Can Forgetting To Pay Land You In Jail?
If you’ve ever walked out of a store holding merchandise without paying for it, even “accidentally,” most lawyers (regardless of practice area) might guess that a crime has been committed. However, what happens if you realize your “mistake” before you leave the store? Can you still be charged with a crime? Recently, the Appellate Division weighed in on this common issue, and the answer might surprise some people.
When I was a kid, I once almost walked out of a store with my hands full of groceries. I didn’t realize it until the security alarm went off. I was absolutely mortified. I quickly said something like “sorry, I forgot.” The security guard just looked at me and laughed. Thankfully, I sheepishly walked to the register, paid and went home. However, if the security guard wanted to make an issue of it, could I have been thrown in jail?
One of the most common crimes that shoplifters are charged with is Petit Larceny. A person is guilty of petit larceny when he steals property. See NY Penal Law 155.25. The Court of Appeals has held that where a person acts in a manner that suggests an intent to deprive the owner of property, that person can be found guilty of Petit Larceny, even if they haven’t left the store. See People v. Olivo, 52 NY2d 309, 318 (1981). Recently, in People v. Lopez, 2018 N.Y. Misc. LEXIS 4113 (1st Dept. 2018), the Court upheld a Petit Larceny conviction, finding that secreting away the merchandise, walking past all the cash registers and trying to leave the store, all supported the inference of “larcenous intent.”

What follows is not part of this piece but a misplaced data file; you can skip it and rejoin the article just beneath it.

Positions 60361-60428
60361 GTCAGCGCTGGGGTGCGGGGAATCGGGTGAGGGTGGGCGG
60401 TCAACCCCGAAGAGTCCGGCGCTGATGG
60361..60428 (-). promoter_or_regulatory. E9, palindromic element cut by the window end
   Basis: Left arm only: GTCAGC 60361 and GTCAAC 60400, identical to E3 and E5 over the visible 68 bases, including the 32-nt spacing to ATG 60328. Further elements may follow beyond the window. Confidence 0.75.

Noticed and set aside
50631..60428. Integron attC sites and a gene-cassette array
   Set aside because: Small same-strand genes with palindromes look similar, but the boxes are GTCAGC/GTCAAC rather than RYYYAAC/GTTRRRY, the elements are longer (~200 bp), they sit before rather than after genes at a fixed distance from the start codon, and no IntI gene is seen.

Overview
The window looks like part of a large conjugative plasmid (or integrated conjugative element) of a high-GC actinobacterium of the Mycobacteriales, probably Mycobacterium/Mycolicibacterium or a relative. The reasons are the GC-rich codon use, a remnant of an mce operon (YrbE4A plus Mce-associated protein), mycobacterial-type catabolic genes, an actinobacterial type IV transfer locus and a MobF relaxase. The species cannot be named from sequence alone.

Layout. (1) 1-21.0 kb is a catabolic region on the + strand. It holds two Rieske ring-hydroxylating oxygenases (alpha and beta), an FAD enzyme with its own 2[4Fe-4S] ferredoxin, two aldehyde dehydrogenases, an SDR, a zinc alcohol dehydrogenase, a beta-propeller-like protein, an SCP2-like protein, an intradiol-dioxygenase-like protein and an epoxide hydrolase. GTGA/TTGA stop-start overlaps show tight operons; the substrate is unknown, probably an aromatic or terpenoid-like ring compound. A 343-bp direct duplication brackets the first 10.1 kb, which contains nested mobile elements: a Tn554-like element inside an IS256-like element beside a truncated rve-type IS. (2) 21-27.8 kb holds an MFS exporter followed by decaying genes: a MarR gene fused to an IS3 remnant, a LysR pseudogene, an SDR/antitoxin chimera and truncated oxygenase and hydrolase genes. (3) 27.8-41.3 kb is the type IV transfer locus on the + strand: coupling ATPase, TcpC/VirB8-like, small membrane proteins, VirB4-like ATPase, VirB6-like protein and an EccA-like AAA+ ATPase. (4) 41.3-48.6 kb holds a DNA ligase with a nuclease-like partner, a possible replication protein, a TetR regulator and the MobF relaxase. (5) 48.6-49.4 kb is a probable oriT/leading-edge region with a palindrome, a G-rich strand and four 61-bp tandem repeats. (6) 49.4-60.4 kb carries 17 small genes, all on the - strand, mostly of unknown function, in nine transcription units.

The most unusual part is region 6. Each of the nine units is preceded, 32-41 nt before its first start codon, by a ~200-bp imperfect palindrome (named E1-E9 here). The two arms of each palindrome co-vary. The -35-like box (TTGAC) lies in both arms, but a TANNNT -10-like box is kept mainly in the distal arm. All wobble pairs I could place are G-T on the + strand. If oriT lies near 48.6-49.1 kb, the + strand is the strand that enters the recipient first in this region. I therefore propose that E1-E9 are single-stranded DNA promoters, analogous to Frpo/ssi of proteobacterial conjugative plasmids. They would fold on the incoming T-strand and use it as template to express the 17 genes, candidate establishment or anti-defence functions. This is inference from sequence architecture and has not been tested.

So far, the only difference between me and the defendant in Lopez, was that I was holding the groceries in my hands, not in my pockets or a book-bag. Interestingly enough though, the Court in Lopez also found that the defendant’s silence when confronted by the security guard was admissible as evidence of the defendant’s intent. This is interesting because the most common advice that criminal attorneys give is to remain silent. However, while silence in the face of police interrogation is constitutionally protected, the Court found that that protection isn’t implicated when it comes to a civilian security guard. Thus, in my case, it actually helped that I blurted out, “I’m sorry, I forgot.”
So while a person can be arrested and charged with a crime for forgetting to pay for merchandise and trying to leave the store, there are still other factors to analyze in determining whether they had the actual intent to steal. While it might seem obvious that the act of hiding the merchandise in one’s pocket would establish intent, it turns out that remaining silent might actually work against you. Even though this is the one instance where silence might work against the accused, the age old advice of remaining silent until you’ve spoken to your attorney is still the gold standard.